The business group wanted to move away from standard PowerPoint slides and looping video. They wanted a more efficient way to showcase products and the fantastic work their teams were doing, to recognize team and individual stardom and to amplify general messaging. Those were the initial objectives, but what they were really saying is that they didn’t want to manage any technology, configure the content by themselves, handle the player device upkeep, schedule or brand. They wanted an easier way to keep their messages up 24×7.

Deep down, the work wasn’t in the content, it was time; time to massage the content for a signage distribution, time to aggregate the content, time to schedule it and time to maintain the system. Once we agreed that the objective was saving the client time and keeping the signage on, our goals were aligned. Even though all groups have different initial objectives, time and ease of use is the common theme that makes this successful. Message amplification, recognition and product advocacy are the biggest content on our digital signage.

PT: What have been the top challenges for this project?

DOD: There are two areas, technology and money. One of the first challenges was to select a 100% Microsoft friendly, third party technology supplier. This narrowed down the providers and then it was about stability, because there aren’t many long-term industry proven signage companies out there. I’ve seen a lot of companies come and go in the last 5 years. You might be thinking, ‘Wait, you’re a software company, why buy a third party system?’ Many groups internally have built their own solution, but they always missed the support element. Remember the time and scalability objective? Third party support is key to a successful signage solution anywhere. You want to be taken care of, not left to fend for yourself.


Budget is always the next big challenge. For security reasons, we didn’t want to do SaaS (Software as a Service) so we had to buy something. Asking for a lump of change for a server-based product was a big bet especially since we weren’t selling advertising on the system to recoup the costs. But again we were saving time. We were selling efficiency; this was just a different ROI.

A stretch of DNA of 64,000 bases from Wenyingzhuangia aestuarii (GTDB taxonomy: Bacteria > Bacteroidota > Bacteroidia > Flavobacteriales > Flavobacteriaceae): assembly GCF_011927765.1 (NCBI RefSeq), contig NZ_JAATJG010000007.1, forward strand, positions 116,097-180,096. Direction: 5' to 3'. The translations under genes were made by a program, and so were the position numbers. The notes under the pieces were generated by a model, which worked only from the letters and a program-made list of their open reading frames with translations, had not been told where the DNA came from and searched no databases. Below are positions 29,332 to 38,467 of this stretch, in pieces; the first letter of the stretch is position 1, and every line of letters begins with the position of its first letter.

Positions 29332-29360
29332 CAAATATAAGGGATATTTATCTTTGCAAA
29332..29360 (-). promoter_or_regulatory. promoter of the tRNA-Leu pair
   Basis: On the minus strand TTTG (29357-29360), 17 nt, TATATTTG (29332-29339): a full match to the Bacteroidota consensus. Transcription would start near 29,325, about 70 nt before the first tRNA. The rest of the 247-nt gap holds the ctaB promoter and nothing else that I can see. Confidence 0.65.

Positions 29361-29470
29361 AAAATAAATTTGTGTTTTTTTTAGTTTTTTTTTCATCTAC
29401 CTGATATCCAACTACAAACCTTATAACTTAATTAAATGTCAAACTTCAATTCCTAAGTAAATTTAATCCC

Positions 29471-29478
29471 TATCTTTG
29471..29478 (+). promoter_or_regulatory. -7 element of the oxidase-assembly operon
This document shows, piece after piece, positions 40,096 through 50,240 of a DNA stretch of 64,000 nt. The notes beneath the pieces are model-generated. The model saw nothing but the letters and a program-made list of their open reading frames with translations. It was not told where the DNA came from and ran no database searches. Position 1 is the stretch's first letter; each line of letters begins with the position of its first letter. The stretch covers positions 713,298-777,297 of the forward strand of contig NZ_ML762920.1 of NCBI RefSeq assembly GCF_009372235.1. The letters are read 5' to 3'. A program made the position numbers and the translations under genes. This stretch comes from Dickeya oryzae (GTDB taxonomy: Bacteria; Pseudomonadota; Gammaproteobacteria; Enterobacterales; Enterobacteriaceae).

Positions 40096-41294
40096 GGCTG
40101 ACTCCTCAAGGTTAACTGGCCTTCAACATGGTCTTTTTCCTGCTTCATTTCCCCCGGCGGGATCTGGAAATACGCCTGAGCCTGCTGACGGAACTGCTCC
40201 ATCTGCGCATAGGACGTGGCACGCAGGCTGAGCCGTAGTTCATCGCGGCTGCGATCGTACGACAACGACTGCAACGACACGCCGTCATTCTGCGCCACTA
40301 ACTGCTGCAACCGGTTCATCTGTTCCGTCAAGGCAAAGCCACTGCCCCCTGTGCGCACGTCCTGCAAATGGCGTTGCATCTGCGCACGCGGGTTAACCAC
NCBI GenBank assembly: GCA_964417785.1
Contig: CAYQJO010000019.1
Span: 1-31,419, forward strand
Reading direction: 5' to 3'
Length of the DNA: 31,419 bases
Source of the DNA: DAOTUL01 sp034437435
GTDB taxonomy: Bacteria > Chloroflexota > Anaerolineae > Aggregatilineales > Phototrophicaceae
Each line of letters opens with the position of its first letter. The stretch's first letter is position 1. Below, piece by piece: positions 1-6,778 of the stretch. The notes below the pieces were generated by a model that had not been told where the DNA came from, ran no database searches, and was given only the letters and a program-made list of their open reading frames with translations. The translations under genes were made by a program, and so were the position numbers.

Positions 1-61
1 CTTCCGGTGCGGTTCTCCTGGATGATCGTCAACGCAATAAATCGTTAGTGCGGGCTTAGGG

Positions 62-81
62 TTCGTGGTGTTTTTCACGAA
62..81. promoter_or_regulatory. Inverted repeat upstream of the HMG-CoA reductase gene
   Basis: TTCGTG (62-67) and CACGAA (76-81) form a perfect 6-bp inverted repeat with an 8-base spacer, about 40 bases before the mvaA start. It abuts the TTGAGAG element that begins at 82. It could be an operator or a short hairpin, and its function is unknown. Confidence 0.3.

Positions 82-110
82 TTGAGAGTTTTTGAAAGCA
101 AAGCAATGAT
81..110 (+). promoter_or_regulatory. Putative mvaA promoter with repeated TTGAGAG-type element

The last challenge is cost. We operate our digital signage solution as a cost recovery model. We charge groups for this service to recover the costs of the work. Trust me, we don’t make money at this but it is sustainable. Many groups want signage for free or to do it themselves. Those aren’t our clients; we can’t change that attitude. But after months of doing it themselves, they find that paying a monthly fee is a lot cheaper than doing it themselves.

PT: How do you see the future of digital signage at Microsoft?

DOD: Today we are broadcasting; there is no true interactivity in our solution yet beyond Microsoft Tag Codes. The future of signage is a combination of NUI (Natural User Interface), multi-touch, and interactivity between many devices. Cell phones aren’t enough to provide messaging and neither are signs in the lobby or elevators. Some sort of subscription model is in the future to where employees and vendors can select message channels. Interactivity is expensive today, but as Kinect and other technology become more affordable, this will be huge. People should be able to extract the information on the display to their PC, tablet or cell phone and they should be able to dig deeper from any display. Signage for the enterprise is no different than the retail channels and I see a future where PC, cell phone and displays tailor messaging to each individual as they come upon it.